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J Periodontal Res. 2010 Apr;45(2):223-8. doi: 10.1111/j.1600-0765.2009.01220.x. Epub 2009 Sep 23.

Periodontitis as a risk factor for cerebrovascular accident: a case-control study in the Indian population.

Author information

1
Department of Periodontics, Government Dental College and Research Institute Fort, Bangalore, Karnataka, India. periodontics_gdc@yahoo.co.in

Abstract

BACKGROUND AND OBJECTIVE:

Chronic infections have been reported to be risk factors for coronary heart disease and ischemic stroke. However, the association of coronary heart disease and ischemic stroke with periodontal disease, which is also a chronic inflammatory disease, needs to be evaluated. The present case-control study was designed to determine if an association exists between periodontal disease and cerebrovascular accident in the Indian population.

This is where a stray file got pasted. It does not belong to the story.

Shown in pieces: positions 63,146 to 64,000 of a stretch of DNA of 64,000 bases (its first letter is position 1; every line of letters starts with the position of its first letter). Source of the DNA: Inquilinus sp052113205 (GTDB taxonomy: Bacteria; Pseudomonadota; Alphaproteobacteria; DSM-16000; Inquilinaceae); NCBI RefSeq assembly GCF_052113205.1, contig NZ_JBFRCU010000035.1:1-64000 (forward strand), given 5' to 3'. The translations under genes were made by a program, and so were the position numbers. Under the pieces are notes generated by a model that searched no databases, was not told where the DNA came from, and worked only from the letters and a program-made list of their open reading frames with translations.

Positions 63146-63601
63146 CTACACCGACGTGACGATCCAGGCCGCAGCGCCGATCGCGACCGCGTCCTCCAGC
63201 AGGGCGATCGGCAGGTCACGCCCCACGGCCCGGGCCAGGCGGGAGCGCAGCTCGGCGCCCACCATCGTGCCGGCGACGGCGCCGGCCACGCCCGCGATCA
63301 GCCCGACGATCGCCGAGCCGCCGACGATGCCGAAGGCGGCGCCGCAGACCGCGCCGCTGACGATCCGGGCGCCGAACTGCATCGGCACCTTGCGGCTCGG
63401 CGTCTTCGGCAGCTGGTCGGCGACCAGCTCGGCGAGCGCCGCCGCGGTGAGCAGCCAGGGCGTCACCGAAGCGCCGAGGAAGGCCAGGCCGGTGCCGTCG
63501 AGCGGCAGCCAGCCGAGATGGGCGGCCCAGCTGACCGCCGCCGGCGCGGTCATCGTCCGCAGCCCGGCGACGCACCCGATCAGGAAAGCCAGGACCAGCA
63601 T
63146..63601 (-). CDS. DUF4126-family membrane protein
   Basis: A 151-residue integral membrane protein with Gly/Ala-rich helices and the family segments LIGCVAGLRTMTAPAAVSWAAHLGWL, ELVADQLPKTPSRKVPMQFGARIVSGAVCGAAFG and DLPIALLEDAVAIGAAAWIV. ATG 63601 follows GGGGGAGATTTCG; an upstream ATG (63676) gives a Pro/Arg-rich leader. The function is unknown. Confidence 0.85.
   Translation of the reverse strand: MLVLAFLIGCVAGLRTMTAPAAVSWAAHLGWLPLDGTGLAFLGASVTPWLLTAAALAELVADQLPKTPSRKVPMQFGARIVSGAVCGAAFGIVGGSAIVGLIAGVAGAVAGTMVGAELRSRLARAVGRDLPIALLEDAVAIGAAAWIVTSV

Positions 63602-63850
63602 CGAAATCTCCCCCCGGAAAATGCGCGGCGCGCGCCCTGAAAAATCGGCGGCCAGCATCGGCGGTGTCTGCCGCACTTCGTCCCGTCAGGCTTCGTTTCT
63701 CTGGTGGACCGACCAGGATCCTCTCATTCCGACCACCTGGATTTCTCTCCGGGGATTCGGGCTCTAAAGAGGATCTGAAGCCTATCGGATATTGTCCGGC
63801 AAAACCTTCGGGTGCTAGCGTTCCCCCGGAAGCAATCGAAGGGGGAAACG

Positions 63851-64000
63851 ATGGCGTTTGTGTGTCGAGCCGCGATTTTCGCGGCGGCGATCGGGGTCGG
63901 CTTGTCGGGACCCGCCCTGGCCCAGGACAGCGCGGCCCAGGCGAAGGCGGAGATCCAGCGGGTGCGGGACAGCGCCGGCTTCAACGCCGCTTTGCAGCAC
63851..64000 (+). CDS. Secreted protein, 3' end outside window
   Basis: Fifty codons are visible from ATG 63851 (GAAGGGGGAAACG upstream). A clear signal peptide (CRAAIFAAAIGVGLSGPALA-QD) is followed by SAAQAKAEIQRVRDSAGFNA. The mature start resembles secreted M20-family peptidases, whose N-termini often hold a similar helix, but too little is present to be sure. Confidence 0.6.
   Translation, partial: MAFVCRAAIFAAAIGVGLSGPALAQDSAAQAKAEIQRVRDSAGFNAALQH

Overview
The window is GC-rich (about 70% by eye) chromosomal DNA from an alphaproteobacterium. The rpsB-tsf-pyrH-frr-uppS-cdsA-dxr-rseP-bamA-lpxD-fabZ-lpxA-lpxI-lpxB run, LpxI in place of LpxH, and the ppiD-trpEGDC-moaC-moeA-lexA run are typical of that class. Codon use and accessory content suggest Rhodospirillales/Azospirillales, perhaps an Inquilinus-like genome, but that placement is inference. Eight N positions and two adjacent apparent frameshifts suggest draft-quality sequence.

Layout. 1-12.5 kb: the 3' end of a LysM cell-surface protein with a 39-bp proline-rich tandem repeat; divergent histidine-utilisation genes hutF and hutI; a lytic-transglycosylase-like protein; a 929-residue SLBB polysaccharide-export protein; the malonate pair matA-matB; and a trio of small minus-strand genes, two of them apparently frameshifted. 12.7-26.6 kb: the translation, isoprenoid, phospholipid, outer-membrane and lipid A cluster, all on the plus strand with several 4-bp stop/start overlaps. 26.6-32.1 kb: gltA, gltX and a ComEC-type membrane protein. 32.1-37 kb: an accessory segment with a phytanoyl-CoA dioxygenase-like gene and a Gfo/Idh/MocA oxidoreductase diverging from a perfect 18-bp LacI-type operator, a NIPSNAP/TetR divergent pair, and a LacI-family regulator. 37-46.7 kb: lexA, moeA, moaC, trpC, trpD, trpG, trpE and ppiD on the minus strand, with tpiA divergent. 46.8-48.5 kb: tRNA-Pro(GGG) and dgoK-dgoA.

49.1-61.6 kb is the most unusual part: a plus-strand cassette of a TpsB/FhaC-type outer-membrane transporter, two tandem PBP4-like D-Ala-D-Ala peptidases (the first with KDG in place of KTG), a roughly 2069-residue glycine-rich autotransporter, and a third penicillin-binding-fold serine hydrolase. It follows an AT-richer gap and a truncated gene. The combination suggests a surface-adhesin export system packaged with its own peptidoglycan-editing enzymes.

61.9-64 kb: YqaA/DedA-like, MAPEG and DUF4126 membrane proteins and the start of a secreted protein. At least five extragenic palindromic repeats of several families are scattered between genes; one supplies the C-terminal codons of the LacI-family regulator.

MATERIAL AND METHODS:

This case-control study consisted of 200 subjects (100 cases and 100 controls) who were 33-68 years of age. Cases were examined within 5 d after their first acute ischemic attack. Clinical parameters recorded included plaque index, gingival index, probing pocket depth and clinical attachment loss. The medical questionnaire collected information on family history of stroke, dietary history, history of smoking and history of alcohol consumption. Cases were additionally scrutinized for diabetes, hypertension and total serum cholesterol level. The education level of patients was also considered.

RESULTS:

The mean plaque index, gingival index, probing pocket depth and clinical attachment loss values of subjects with cerebrovascular accident were significantly higher when compared with those of the control group (p < 0.05). In fully adjusted logistic regression analysis, a probing pocket depth of > 4.5 mm was found to be the most significant factor for stroke (odds ratio = 8.5; confidence interval = 1.1-68.2) followed by hypertension (odds ratio = 7.6; confidence interval = 3.3-17.1) and smoking (odds ratio = 3.1; confidence interval = 1.3-7.4).

CONCLUSION:

The data from this study support the proposed link between periodontitis and cerebrovascular accident in the Indian population. However, further studies are necessary to verify and quantify the role of oral infections and genetic factors in the process of atherosclerosis.

[Indexed for MEDLINE]

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